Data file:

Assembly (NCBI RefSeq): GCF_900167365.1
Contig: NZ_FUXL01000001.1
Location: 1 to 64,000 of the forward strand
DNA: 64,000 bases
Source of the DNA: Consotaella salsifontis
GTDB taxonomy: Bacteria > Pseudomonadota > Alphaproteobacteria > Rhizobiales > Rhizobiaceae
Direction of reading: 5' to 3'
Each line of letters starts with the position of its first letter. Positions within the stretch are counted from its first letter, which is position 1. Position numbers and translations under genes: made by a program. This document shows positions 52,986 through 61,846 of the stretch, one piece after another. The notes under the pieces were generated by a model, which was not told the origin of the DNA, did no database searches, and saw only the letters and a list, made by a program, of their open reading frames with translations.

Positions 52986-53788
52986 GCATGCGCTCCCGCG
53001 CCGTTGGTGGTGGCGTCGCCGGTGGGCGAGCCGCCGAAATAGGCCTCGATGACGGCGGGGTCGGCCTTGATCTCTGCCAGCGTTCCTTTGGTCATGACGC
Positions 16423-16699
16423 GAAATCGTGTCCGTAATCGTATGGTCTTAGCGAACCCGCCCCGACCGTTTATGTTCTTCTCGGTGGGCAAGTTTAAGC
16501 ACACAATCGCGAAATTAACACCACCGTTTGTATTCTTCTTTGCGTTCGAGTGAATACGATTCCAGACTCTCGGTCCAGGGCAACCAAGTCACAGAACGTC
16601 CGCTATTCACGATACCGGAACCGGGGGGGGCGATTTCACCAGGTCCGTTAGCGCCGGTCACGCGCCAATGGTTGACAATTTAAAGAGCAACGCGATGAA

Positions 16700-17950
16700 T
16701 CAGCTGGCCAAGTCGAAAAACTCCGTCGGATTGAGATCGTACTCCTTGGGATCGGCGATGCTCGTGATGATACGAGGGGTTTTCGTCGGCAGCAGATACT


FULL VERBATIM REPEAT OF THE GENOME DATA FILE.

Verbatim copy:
Assembly (NCBI RefSeq): GCF_900167365.1
Contig: NZ_FUXL01000001.1
Location: 1 to 64,000 of the forward strand
DNA: 64,000 bases
Source of the DNA: Consotaella salsifontis
GTDB taxonomy: Bacteria > Pseudomonadota > Alphaproteobacteria > Rhizobiales > Rhizobiaceae
Direction of reading: 5' to 3'
Each line of letters starts with the position of its first letter. Positions within the stretch are counted from its first letter, which is position 1. Position numbers and translations under genes: made by a program. This document shows positions 52,986 through 61,846 of the stretch, one piece after another. The notes under the pieces were generated by a model, which was not told the origin of the DNA, did no database searches, and saw only the letters and a list, made by a program, of their open reading frames with translations.

Positions 52986-53788
52986 GCATGCGCTCCCGCG
53001 CCGTTGGTGGTGGCGTCGCCGGTGGGCGAGCCGCCGAAATAGGCCTCGATGACGGCGGGGTCGGCCTTGATCTCTGCCAGCGTTCCTTTGGTCATGACGC
Positions 16423-16699
16423 GAAATCGTGTCCGTAATCGTATGGTCTTAGCGAACCCGCCCCGACCGTTTATGTTCTTCTCGGTGGGCAAGTTTAAGC
16501 ACACAATCGCGAAATTAACACCACCGTTTGTATTCTTCTTTGCGTTCGAGTGAATACGATTCCAGACTCTCGGTCCAGGGCAACCAAGTCACAGAACGTC
16601 CGCTATTCACGATACCGGAACCGGGGGGGGCGATTTCACCAGGTCCGTTAGCGCCGGTCACGCGCCAATGGTTGACAATTTAAAGAGCAACGCGATGAA

Positions 16700-17950
16700 T
16701 CAGCTGGCCAAGTCGAAAAACTCCGTCGGATTGAGATCGTACTCCTTGGGATCGGCGATGCTCGTGATGATACGAGGGGTTTTCGTCGGCAGCAGATACT